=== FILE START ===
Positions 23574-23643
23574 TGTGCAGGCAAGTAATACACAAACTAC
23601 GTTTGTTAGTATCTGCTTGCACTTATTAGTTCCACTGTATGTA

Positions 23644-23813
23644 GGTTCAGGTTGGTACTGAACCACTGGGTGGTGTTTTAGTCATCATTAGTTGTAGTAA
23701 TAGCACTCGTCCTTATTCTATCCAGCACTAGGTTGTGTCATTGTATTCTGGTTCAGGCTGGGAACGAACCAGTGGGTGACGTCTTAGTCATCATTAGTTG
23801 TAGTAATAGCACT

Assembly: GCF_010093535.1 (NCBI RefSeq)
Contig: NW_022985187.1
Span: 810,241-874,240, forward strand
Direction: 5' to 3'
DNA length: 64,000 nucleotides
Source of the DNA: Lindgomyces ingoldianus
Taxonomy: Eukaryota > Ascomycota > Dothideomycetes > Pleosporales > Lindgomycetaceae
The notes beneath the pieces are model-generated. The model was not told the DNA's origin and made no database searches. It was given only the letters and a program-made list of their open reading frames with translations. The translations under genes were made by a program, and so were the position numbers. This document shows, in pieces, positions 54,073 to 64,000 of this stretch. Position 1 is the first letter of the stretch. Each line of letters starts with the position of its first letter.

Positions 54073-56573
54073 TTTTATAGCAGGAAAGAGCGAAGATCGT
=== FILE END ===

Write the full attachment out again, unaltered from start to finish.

Positions 23574-23643
23574 TGTGCAGGCAAGTAATACACAAACTAC
23601 GTTTGTTAGTATCTGCTTGCACTTATTAGTTCCACTGTATGTA

Positions 23644-23813
23644 GGTTCAGGTTGGTACTGAACCACTGGGTGGTGTTTTAGTCATCATTAGTTGTAGTAA
23701 TAGCACTCGTCCTTATTCTATCCAGCACTAGGTTGTGTCATTGTATTCTGGTTCAGGCTGGGAACGAACCAGTGGGTGACGTCTTAGTCATCATTAGTTG
23801 TAGTAATAGCACT

Assembly: GCF_010093535.1 (NCBI RefSeq)
Contig: NW_022985187.1
Span: 810,241-874,240, forward strand
Direction: 5' to 3'
DNA length: 64,000 nucleotides
Source of the DNA: Lindgomyces ingoldianus
Taxonomy: Eukaryota > Ascomycota > Dothideomycetes > Pleosporales > Lindgomycetaceae
The notes beneath the pieces are model-generated. The model was not told the DNA's origin and made no database searches. It was given only the letters and a program-made list of their open reading frames with translations. The translations under genes were made by a program, and so were the position numbers. This document shows, in pieces, positions 54,073 to 64,000 of this stretch. Position 1 is the first letter of the stretch. Each line of letters starts with the position of its first letter.

Positions 54073-56573
54073 TTTTATAGCAGGAAAGAGCGAAGATCGT